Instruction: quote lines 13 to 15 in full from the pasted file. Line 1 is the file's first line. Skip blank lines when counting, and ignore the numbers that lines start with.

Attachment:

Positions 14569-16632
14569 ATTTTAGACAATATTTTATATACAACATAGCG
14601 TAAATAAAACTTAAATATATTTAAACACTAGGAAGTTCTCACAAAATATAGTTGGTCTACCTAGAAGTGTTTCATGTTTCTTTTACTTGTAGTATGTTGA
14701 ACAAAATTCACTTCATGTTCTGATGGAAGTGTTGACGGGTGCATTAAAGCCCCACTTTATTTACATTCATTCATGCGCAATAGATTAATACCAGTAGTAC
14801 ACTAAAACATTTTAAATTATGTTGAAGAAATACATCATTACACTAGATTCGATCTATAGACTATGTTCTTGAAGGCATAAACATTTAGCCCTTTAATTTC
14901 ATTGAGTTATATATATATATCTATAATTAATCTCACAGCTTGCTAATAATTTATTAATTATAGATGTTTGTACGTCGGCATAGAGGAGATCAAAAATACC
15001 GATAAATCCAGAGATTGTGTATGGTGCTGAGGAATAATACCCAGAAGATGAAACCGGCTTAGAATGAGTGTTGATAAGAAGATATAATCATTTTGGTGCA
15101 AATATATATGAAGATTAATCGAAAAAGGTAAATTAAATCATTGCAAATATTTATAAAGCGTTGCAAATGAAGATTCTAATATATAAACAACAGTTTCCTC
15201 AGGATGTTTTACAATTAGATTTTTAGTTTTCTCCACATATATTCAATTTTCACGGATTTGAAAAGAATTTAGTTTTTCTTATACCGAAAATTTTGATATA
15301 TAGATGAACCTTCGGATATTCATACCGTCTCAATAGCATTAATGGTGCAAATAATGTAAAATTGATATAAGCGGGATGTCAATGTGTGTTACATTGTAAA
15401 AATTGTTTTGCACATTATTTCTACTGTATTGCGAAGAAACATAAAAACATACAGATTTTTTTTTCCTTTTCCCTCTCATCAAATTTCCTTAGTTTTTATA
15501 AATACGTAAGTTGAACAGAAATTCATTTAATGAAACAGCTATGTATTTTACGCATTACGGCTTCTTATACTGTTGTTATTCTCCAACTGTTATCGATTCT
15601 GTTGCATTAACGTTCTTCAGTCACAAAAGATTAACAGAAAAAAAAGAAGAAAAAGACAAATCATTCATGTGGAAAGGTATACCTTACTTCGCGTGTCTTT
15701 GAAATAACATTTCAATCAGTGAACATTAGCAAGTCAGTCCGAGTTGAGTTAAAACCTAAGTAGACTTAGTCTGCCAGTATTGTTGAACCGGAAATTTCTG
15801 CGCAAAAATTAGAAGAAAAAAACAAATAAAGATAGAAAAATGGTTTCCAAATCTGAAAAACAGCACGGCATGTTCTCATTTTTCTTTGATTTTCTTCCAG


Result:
15601 GTTGCATTAACGTTCTTCAGTCACAAAAGATTAACAGAAAAAAAAGAAGAAAAAGACAAATCATTCATGTGGAAAGGTATACCTTACTTCGCGTGTCTTT
15701 GAAATAACATTTCAATCAGTGAACATTAGCAAGTCAGTCCGAGTTGAGTTAAAACCTAAGTAGACTTAGTCTGCCAGTATTGTTGAACCGGAAATTTCTG
15801 CGCAAAAATTAGAAGAAAAAAACAAATAAAGATAGAAAAATGGTTTCCAAATCTGAAAAACAGCACGGCATGTTCTCATTTTTCTTTGATTTTCTTCCAG